Belfast Telegraph

Google refuses to ban sale of IRA T-shirts

By Alison Fleming

IRA victims are furious at a decision by Google to continue selling T-shirts online which glorify the terrorist group.

In a move that's been met with disbelief, Google is refusing to halt the sale of the items because the IRA doesn't appear on a list of US foreign terrorists, despite the organisation being banned in the UK.

A Mail on Sunday investigation found the technology firm had also been selling clothing branded with the insignia of other terror groups including Lebanese militants Hezbollah, which have subsequently been removed, and Sri Lankan terror group the Tamil Tigers, which the paper says the company has also pledged to take down as both organisations feature on the US foreign terrorists list.

But the IRA isn't on the list, prompting Google's refusal to remove the T-shirts and sparking anger among victims of IRA violence.

Kenny Donaldson, spokesman for Innocent Victims United, is calling for urgent regulation, describing the position as "sickening".

"The IRA are a proscribed terrorist organisation in the UK and this is a matter on which the UK Government needs to exert its pressure," he said.

"Google needs hit financially through its very favourable taxation deal if it insists on being a facilitator for the promotion of terrorism idolatry."

Writing in the Mail on Sunday, former Conservative minister Norman Tebbit accused Google of lacking morality and said the trade must stop.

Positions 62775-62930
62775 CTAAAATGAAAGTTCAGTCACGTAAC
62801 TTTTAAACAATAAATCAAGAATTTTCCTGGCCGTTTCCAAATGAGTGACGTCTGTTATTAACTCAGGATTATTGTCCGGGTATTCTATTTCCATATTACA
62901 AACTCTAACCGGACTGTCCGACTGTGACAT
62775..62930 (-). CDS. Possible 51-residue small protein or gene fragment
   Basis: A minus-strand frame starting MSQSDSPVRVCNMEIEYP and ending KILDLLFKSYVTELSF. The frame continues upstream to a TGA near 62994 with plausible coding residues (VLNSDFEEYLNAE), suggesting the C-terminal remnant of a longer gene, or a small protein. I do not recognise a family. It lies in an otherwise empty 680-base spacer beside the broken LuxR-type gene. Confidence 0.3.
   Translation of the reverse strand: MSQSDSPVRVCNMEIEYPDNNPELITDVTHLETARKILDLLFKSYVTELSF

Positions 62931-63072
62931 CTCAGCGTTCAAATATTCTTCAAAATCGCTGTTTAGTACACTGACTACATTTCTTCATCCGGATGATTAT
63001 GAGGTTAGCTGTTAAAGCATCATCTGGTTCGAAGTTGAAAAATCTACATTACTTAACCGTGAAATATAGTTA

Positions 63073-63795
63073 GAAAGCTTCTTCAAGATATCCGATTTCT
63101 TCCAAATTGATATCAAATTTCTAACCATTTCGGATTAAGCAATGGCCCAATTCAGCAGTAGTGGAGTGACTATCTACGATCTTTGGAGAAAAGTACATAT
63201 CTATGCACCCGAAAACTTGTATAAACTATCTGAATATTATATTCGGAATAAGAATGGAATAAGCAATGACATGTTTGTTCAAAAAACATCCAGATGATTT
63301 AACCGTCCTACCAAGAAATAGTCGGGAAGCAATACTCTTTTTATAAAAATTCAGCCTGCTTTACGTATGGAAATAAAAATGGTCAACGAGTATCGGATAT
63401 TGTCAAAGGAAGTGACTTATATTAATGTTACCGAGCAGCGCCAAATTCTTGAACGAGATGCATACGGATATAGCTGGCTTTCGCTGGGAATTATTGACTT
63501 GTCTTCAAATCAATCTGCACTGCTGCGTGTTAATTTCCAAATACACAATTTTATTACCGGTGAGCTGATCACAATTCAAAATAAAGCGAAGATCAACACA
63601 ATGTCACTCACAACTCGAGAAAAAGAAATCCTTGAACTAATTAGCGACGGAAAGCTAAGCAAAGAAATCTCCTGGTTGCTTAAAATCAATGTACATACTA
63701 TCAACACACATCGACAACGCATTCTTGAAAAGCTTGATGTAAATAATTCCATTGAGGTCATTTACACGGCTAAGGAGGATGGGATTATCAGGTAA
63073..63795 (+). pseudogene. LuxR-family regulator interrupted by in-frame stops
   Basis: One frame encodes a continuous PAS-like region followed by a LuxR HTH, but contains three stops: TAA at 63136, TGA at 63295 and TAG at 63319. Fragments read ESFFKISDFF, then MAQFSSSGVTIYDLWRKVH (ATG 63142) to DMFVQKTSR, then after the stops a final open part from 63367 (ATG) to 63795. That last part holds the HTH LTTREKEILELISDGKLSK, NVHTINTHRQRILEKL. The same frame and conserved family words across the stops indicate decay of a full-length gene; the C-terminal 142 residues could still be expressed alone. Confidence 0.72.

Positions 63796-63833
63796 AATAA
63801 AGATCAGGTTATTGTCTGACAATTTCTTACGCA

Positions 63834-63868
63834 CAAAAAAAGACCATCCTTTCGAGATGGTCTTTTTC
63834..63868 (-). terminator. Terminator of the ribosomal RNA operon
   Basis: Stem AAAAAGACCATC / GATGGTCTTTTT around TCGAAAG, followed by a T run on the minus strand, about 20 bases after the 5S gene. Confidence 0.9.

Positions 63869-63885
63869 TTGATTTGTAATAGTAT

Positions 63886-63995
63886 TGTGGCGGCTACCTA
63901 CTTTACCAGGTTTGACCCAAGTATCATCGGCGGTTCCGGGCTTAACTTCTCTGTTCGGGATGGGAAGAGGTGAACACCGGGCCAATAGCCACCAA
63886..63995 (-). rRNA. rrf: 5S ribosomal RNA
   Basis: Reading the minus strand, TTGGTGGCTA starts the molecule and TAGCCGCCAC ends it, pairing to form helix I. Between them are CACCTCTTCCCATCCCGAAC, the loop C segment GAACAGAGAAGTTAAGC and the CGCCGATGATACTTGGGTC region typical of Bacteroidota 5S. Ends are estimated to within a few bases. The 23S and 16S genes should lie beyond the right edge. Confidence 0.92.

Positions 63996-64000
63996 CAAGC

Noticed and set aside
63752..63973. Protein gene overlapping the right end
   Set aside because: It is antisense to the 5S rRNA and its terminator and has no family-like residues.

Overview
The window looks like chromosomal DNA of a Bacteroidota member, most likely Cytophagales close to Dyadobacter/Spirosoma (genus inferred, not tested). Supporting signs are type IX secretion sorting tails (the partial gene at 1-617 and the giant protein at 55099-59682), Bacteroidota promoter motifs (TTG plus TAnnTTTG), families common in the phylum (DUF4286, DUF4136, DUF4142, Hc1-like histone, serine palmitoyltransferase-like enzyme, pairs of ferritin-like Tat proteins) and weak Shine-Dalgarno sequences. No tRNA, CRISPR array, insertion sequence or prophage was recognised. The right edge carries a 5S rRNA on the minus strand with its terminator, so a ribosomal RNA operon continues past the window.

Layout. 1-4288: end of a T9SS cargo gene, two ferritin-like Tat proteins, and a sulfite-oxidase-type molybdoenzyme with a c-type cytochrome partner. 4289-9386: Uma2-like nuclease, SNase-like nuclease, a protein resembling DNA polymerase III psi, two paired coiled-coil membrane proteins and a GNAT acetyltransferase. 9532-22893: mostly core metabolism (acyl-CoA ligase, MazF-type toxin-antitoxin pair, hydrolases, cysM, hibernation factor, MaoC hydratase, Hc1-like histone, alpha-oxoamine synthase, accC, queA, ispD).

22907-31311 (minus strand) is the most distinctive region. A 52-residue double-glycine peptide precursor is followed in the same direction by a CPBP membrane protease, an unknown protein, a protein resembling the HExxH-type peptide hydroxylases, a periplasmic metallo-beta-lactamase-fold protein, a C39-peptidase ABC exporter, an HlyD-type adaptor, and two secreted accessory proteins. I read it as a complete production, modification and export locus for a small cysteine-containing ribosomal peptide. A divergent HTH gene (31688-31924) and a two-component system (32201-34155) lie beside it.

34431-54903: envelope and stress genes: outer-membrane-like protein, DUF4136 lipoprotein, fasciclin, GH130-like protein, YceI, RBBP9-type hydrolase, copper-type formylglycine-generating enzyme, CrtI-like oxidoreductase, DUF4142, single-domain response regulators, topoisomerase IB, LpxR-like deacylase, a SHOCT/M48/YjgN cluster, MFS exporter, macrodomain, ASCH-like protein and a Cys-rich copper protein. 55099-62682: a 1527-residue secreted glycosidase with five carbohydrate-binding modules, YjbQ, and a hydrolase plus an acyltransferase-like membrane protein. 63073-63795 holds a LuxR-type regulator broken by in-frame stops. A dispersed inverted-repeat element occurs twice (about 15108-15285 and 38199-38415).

"Effectively, the company is saying that just because the IRA does not appear on the official US list, it is not a terrorist group," he said.

"Maybe Google needs some help. The company could try talking to the widow of Ian Gow MP, who was murdered in July 1990 outside his home.

"Perhaps Google should also try talking to the relatives of the five people killed when Brighton's Grand Hotel was blown up during the 1984 Tory Party conference.

"The bomb left my wife Margaret paralysed."

In a statement, Google said: "While we want Google Shopping to help connect people with advertisers and products, there are certain products that we don't allow.

"We have strict advertising policies in place and when we find violations we work quickly to remove them."

It's unclear whether the policy regarding the sale of items will be reviewed.

Belfast Telegraph

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